Alan Connell looks back at his under-18 side’s season with the academy season brought to an early end due to the Covid-19 pandemic.
Connell’s Cherries qualified for the Merit League in the second half of the campaign after topping their divison in the first half.
Connell spoke to afcb.co.uk about the campaign and the ever-increasing standards required from the academy players at the club as they hope to carve out careers for themselves in the game.
It has been a successful season. As a team, winning the Merit League was a good achievement for the players, showing a consistency which isn’t always easy with young players.
The FA Youth Cup run was a great experience for the players, even with the little things which make me love the Youth Cup so much, like preparing for an evening kick-off.
All our games are in the morning or early afternoons so when I spoke to the players about that they said how different that was and how all the nerves build up. I said to them that that’s hopefully what their careers will look like, half their games will be in the evenings and they’ll have to deal with that.
That’s why I love the Youth Cup so much because it gives the players a real understanding of hopefully what’s to come for them, with playing high-pressure football, which is what first-team football will look like. They’re great experiences and I’m really proud of the players’ achievements dealing with that and how they played in the matches.
Even in the high-pressure games we never changed our approach and stuck to our philisophy, no matter what the circumstances were. That’s really satisfying from my perspective.
It’s been a really enjoyable season, I’ve loved working with the players and I hope that the second years who will now go on and progress with their careers can look back on their experiences and be better for them.
For the first years, most of them have had a decent season but as I’ve said to them, they’ve always got to strive to improve with everything they do on and off the pitch.
The bar’s being raised all the time at the club and in the Academy and as a staff we have to move with that and the players have got to reach certain levels to get to where they want to get to.
With everything going on when the season was curtailed, it was a real shame for all the boys. A lot of the second years were out playing on loan in non-league and the first years and under-16s were starting to get a run of games in the Merit League, which we’d started really well in.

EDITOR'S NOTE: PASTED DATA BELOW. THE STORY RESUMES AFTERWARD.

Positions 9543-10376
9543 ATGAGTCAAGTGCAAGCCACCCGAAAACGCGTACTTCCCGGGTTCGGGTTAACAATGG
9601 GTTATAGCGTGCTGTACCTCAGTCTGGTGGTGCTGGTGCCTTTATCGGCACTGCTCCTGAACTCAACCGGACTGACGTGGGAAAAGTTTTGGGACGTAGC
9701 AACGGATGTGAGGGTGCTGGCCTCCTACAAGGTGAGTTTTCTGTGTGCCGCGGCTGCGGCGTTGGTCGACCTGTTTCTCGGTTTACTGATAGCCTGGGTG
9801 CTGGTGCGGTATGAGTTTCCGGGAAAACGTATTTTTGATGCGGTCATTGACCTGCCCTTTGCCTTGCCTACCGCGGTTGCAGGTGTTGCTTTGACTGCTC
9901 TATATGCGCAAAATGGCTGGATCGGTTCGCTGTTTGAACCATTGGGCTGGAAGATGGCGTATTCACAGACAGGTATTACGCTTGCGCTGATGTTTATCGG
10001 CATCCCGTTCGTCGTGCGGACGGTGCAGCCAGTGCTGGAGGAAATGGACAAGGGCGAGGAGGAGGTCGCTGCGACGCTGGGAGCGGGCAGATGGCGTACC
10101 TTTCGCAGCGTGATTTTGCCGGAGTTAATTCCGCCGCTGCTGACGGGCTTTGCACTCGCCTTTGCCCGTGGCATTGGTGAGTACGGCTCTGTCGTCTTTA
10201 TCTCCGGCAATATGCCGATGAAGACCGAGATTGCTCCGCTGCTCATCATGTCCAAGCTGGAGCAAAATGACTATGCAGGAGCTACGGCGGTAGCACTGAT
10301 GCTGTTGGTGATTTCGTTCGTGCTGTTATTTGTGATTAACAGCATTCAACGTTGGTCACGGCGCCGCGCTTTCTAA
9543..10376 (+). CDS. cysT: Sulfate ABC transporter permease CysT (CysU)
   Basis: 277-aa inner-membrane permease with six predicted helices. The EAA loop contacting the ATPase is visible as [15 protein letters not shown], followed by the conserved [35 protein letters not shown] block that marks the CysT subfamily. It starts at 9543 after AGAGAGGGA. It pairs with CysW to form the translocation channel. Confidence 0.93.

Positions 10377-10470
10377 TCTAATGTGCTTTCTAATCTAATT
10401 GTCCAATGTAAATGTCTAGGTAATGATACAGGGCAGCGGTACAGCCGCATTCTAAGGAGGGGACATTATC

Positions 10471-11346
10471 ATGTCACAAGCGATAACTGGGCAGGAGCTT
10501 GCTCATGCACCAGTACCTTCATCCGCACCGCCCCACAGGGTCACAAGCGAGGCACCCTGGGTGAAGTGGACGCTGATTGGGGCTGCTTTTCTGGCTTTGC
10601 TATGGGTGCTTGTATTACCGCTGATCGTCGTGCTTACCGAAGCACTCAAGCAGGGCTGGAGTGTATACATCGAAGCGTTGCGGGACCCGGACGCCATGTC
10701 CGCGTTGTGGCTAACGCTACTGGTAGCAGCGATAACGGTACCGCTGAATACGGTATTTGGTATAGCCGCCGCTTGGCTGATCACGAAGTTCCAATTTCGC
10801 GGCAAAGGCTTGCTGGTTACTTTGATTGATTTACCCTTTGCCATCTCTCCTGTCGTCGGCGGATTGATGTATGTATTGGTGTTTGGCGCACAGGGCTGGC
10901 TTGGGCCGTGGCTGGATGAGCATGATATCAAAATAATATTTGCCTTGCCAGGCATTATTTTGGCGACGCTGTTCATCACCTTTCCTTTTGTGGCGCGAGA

We’d beaten Oxford and would have gone top if we’d won our game in hand – but then the whole situation unfolded.
It was tough, it was a Friday morning the day it all became clear and after Mikel Arteta had said he had coronavirus the night before. I was going to training, delivering analysis on the game we were about to play against Northampton.
I was delivering it not really sure if I had the conviction in my voice because I knew that any minute the game was going to be called off and what might happen to our season – and we’ve seen what’s happened with that since.
LOOKING BACK WITH PRIDE
I look back on the season with a lot of pride and the reason for that is seeing how far the individuals have come, that’s ultimately what my job is and what the players want to do is improve.
I’m pleased with them, they’re part of a team and from that perspective they’ve come together really well, with the first and second years it changes every year but they’ve mixed really well and the team’s played some really good football which I’ve enjoyed watching.
They do things that can surprise me at times and have scored some lovely goals, defensively the desire and willingness to be hard to beat has been a feature that has impressed me as well.
There’s been a good blend this season and they’ve evolved well as a team and, more importantly, the evolution of the individuals has been really satisfying to witness.
I’m really excited to getting back to work , when it’s safe to do so, and get back to training, which is what I love to do.